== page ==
DO get a test if a critical question emerges such as the development of symptoms and the need to know if there is COVID-19 infection. Early intervention is important for myeloma patients.

DO use testing for any planned gatherings / meetings or work situations to be clear about the status of guests or other employees. The additional use of an attestation protocol is also helpful to be informed about the exposures / travel, etc. of potential contacts.

  • BE AWARE of possible false results and keep using masks in all situations of concern.
  • BE AWARE of the community level of infection. If the level is high then obviously greater cautions are needed.
  • BE AWARE of wastewater testing in many cities or regions.

On Tuesday, the Massachusetts Water Resource Authority (contracted with the company Biobot) for the Boston region announced that omicron levels were dramatically dropping from 10,000 RNA (virus) copies to 6,000 RNA copies/ml. Experts are starting to rely on this information to track infection trends— in this case a reversal of the recent omicron surge which is very good news. At the beginning of the omicron surge, wastewater data in California showed how widespread the infection was even early in December. Follow up data are awaited.

Expect to see more of wastewater information discussed to evaluate trends and how safe it is in your community which can guide mask wearing and the need for more careful testing or not.

BE AWARE of this fun fact: dogs can sniff out COVID-19 Test programs are underway to evaluate if a practical dog sniffing program can be developed.

3. Should I adjust my treatment to get a better vaccine response?

  • Right now, this is a difficult question since we don’t have answers to the key question: do adjustments improve the antibody responses after vaccination or boosters?
  • However, we do know that boosters help ALL patients.
  • Timing of vaccination to avoid a recent treatment dose is a good idea when feasible. Always keep in mind that the top priority is to achieve or maintain a treatment response.
  • The recent availability of Evusheld is a really helpful new option. This intramuscular antibody shot treatment provides the needed anti-COVID-19 antibodies which are critically important to those with low levels on active treatment. Another option is the Regeneron antibody cocktail, which is administered intravenously. This is also very helpful but seems to be less effective against the omicron variant.
  • Please talk to your doctor about the best options for your particular situation.

4. Should I delay ASCT (or harvesting) right now?

During this current massive omicron surge, hospitals are being overwhelmed. This is NOT a good time for myeloma patients to be in the hospital. Discuss the pros and cons of delaying your stem cell planning to a better time with your doctor.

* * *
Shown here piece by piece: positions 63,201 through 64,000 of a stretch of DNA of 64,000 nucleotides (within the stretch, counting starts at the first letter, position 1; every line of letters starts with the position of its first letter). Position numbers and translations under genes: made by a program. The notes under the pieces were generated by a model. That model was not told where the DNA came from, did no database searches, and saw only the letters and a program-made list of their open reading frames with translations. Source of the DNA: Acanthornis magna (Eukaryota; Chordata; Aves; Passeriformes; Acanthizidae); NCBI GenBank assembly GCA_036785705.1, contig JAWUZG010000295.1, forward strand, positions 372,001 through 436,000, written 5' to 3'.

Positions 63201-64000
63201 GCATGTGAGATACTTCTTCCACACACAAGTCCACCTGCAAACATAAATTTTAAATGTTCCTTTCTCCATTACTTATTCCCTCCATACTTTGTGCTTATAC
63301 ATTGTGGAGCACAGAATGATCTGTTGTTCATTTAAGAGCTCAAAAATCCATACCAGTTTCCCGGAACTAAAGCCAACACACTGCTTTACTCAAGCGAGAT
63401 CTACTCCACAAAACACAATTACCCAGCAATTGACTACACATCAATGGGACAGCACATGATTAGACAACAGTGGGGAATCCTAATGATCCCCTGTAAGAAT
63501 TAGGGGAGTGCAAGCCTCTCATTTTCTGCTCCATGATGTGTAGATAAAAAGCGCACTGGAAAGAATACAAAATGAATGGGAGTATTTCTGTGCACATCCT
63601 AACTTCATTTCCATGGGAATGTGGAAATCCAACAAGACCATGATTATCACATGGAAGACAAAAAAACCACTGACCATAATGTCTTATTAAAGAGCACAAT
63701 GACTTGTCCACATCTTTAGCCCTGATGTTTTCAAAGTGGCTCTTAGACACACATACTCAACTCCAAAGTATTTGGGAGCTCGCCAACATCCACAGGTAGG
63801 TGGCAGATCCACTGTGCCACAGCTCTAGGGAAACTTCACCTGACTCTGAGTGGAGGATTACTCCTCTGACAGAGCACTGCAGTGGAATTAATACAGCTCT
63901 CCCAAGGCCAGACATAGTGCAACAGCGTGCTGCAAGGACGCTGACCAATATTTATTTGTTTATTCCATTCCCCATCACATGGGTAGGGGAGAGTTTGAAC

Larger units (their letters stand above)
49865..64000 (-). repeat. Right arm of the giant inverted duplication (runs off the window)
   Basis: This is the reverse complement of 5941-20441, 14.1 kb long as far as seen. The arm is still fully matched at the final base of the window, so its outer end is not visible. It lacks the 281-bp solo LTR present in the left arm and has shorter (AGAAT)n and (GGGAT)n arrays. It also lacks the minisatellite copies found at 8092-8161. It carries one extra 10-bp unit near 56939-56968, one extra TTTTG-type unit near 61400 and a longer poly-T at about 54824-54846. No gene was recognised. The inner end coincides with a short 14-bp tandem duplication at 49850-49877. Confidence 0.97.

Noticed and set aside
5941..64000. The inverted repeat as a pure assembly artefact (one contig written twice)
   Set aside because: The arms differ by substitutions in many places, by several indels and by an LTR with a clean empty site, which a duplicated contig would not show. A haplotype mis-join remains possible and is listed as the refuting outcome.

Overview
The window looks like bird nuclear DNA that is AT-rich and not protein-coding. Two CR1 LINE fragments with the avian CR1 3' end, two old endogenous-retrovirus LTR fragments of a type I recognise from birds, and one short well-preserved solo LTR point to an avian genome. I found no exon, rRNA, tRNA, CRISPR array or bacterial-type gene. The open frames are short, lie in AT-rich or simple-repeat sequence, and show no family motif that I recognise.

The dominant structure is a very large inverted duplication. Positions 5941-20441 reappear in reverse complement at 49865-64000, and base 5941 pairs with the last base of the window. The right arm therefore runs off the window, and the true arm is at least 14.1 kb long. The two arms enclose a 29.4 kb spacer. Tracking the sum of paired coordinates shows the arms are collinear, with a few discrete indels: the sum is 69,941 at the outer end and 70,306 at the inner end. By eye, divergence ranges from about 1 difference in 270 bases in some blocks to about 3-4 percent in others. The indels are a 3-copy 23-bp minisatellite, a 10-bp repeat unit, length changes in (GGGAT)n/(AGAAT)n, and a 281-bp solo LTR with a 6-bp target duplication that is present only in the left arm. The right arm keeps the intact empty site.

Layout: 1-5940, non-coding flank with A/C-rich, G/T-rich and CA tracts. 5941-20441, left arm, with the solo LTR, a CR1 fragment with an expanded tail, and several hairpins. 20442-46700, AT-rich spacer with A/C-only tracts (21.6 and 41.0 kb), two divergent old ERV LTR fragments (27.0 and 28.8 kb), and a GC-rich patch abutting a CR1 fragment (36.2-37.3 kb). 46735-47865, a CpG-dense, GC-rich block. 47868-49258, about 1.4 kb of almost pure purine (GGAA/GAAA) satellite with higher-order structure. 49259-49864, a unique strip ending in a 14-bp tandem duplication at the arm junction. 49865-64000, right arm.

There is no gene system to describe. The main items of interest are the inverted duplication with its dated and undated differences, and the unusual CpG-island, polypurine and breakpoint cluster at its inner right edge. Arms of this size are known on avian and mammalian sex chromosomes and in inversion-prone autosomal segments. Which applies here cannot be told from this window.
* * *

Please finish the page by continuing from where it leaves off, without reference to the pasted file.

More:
• Get vaccinated and boosted!
  • Wear a mask in all situations of concern.

Wear the best mask possible such as an N95 or KN95 mask. A recent study showed that these masks provide really lasting protection during meetings or gatherings versus cloth masks, bandanas or even surgical masks. N95 and KN95 masks are now strongly recommended and there is a plan in the works to make such mask broadly available free!

  • Pay attention to the type of mask others are wearing. Low quality masking puts YOU at risk.
  • Use a simple attestation type approach to assess all your contacts (where have they been / who are their contacts, etc.) Simple put: could they be carrying an asymptomatic infection and putting you at risk? Be assertive about this: your health is important!

5. Can a myeloma patient truly stay safe these days?

YES, with a few simple precautions.

  • Get vaccinated and boosted!
  • Wear a mask in all situations of concern.
  • Pay attention to the type of mask others are wearing. Low-quality masking puts YOU at risk.
  • Use a simple attestation type approach to assess all your contacts (where have they been /who are their contacts, etc). Simply put, could they be carrying an asymptomatic infection and putting you at risk? Be assertive about this: your health is important!

Overall bottom line

These questions and answers are just the tip of the iceberg in terms of questions that come up in day-to-day situations. I am planning to create a video to cover as many additional questions a possible (and this will be available within the coming weeks). In the meantime, work hard to be safe in the hopes that the current omicron surge will recede as quickly as it spread and that by spring, we can return with more comfort to our daily lives.

 


Image of Dr. Brian G.M. DurieDr. Brian G.M. Durie serves as Chairman of the International Myeloma Foundation and serves on its Scientific Advisory Board. Additionally, he is Chairman of the IMF's International Myeloma Working Group, a consortium of nearly 200 myeloma experts from around the world. Dr. Durie also leads the IMF’s Black Swan Research Initiative®.